A woman who was forced to leave the side of her bleeding husband following the terror attack at Christchurch’s Linwood Islamic Centre only discovered he had died the following day after seeking help from then-prime minister Jacinda Ardern.

Saira Patel’s husband Musa Patel was one of seven people who died after being shot at the Linwood Islamic Centre, following the massacre at nearby Al Noor Mosque on 15 March 2019.

Supported by her son, Patel told the inquest into the deaths that she and her husband were praying in separate parts of the mosque on the day of the attack.

Patel said she thought a tyre had blown when she heard a loud bang. A baby began to cry, and she could soon smell gunpowder.

She yelled, “Someone is shooting, someone is shooting” as people ran to escape.

When Patel found her bleeding husband, she told the Coroners Court she could hear him saying his “last prayer” as if he knew he was about to die.

Imam Hafiz Musa Patel

Musa Patel died at Linwood Islamic Centre on 15 March 2019. Photo: Facebook/ US Embassy Suva

She said she was forced to leave when police arrived and started treating Musa Patel, an order that distressed her to this day.

“I think any dying person who is about to leave this world would be very desperately craving and needing to be close to their loved ones. My presence during his final moments would have made a big difference in my life and I think maybe his last moments of departing this world,” she said.

She did not know her husband had died until the following day, when she approached then-prime minister Jacinda Ardern, who led her to a counsellor.

Patel said the counsellor showed her a photo of an unidentified man in hospital who was not her husband.

“I knew then that my husband was dead. There was no-one else who could have identified him, and this last unidentified man was my last hope,” she said.

Patel thanked the doctors and paramedics who did everything they could to console her husband in his final moments.

“I would like to thank them from the bottom of my heart,” she said.

“I was trying to be with him in that last moment but maybe they were chosen to be with him.”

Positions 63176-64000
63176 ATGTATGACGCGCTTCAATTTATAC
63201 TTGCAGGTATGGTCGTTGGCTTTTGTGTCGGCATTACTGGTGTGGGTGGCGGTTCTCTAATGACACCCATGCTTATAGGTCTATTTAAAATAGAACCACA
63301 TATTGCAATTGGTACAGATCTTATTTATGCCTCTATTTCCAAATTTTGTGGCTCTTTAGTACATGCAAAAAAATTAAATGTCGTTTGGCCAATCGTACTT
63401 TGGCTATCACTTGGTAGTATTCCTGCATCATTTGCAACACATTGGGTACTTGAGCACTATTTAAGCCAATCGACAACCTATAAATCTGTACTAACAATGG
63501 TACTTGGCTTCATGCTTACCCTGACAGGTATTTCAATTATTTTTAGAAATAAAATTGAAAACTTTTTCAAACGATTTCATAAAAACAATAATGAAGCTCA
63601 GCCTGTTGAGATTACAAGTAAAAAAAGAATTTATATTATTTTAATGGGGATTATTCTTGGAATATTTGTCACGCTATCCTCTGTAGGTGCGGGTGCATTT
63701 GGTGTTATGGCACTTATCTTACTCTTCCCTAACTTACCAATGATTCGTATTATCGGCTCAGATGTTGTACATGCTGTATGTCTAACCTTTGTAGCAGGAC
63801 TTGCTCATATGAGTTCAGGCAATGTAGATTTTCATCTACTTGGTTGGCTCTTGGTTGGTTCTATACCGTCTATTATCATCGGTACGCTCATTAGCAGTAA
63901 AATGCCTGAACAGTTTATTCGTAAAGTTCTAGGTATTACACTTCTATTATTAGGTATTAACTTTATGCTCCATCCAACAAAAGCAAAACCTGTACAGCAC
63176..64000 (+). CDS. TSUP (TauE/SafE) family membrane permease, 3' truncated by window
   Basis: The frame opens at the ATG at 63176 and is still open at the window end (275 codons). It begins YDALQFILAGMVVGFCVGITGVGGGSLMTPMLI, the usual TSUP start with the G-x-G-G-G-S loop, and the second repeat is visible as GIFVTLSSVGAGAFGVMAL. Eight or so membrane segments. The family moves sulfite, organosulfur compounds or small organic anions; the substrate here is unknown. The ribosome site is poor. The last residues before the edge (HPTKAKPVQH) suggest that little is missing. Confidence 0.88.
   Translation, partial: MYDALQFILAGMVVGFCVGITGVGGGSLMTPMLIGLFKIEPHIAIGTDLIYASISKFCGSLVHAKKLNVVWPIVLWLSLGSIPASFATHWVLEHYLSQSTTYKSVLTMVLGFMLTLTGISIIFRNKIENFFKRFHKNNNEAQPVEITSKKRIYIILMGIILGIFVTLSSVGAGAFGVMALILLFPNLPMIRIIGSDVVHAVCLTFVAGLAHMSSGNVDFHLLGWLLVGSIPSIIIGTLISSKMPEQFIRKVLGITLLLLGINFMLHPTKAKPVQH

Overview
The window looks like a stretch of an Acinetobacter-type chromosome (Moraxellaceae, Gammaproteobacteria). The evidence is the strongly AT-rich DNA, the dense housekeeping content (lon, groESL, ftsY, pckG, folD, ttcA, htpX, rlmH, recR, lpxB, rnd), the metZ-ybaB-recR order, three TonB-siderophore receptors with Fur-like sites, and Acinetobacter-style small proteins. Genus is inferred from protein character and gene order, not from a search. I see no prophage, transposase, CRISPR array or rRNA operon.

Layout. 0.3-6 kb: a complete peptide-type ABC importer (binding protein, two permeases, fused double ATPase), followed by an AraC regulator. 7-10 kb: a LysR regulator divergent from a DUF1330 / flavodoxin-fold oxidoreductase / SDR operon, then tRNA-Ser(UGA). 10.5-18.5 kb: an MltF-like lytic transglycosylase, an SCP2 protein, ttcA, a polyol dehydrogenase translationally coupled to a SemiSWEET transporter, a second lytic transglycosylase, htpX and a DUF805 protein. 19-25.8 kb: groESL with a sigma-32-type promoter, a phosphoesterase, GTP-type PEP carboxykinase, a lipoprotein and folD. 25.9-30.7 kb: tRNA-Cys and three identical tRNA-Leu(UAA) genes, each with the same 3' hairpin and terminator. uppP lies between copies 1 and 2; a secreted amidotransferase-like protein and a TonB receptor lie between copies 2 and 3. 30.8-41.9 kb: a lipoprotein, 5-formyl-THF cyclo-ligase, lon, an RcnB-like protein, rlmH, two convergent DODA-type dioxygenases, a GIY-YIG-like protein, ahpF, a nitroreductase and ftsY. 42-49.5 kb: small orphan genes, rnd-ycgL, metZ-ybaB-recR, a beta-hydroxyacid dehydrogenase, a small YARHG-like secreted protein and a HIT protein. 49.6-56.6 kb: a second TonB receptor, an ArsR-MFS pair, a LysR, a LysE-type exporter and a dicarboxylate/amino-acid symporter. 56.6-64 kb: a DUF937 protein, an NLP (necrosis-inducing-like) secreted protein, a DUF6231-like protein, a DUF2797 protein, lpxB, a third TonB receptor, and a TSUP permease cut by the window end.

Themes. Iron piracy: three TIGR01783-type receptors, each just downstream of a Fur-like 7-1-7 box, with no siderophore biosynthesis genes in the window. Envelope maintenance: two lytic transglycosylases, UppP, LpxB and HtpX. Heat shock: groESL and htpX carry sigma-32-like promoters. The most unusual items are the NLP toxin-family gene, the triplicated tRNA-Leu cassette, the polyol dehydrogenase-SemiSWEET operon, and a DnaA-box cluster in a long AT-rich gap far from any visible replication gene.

Dr Alison Wooding from nearby Piki Te Ora Medical Centre was one of the doctors who treated Musa Patel when staff went to the mosque to help the injured.

She told the court he was meant to be the first victim taken to hospital but realised he had died after he was moved onto a stretcher.

Wooding said she and others were talking to Musa Patel the entire time they cared for him, but she did not recall him ever responding.

Police officers gave evidence on Tuesday saying Musa Patel had been able to communicate with them at first but his condition deteriorated over time.

Wooding told the court she felt apprehensive and worried about the situation at the mosque, but safe and protected between armed and vigilant police officers.

29th November 2023 Iain McGregor/The Press/Pool Christchurch Masjidain Attack Coronial hearing. Coroner Brigitte Windley.

Deputy chief coroner Brigitte Windley. Photo: The Press / Iain McGregor

‘Significant blind spot’ relating to St John emergency response team – coroner

The coroner has queried a “significant blind spot” in the way St John ambulance officers work with specialist paramedics trained to work in dangerous situations.

Deputy chief coroner Brigitte Windley questioned St John duty manager Bruce Chubb about the organisation’s response massacre.

Two Special Emergency Response Team (SERT) paramedics were among ambulance officers who went to the scene of the shooting in Linwood Avenue.

No-one from St John attended the Al Noor scene in a SERT capacity.

Chubb told the Coroners Court that SERT teams worked under police and it was not uncommon for St John not to know when they had been requested, where they were, or what they were doing.

In response, coroner Windley said: “My concern is that that creates a significant blind spot for St John, doesn’t it?”

“Isn’t it that these are critical resources in terms of closing that care gap for people who are dying and injured and being able to get a response in, and you’ve got no visibility about where they are and even if in fact they’ve been deployed?”

041223 CHRIS SKELTON Witness, Bruce Chubb from St John command and control during the Christchurch terror attack inquest held at the Christchurch Justice precinct.

St John’s Bruce Chubb. Photo: Stuff / Chris Skelton

Chubb said he was not suggesting it was “okay” that St John did not know where SERT officers were but said it was the practice at the time.

He was not aware of any changes to the SERT policy since the terror attack.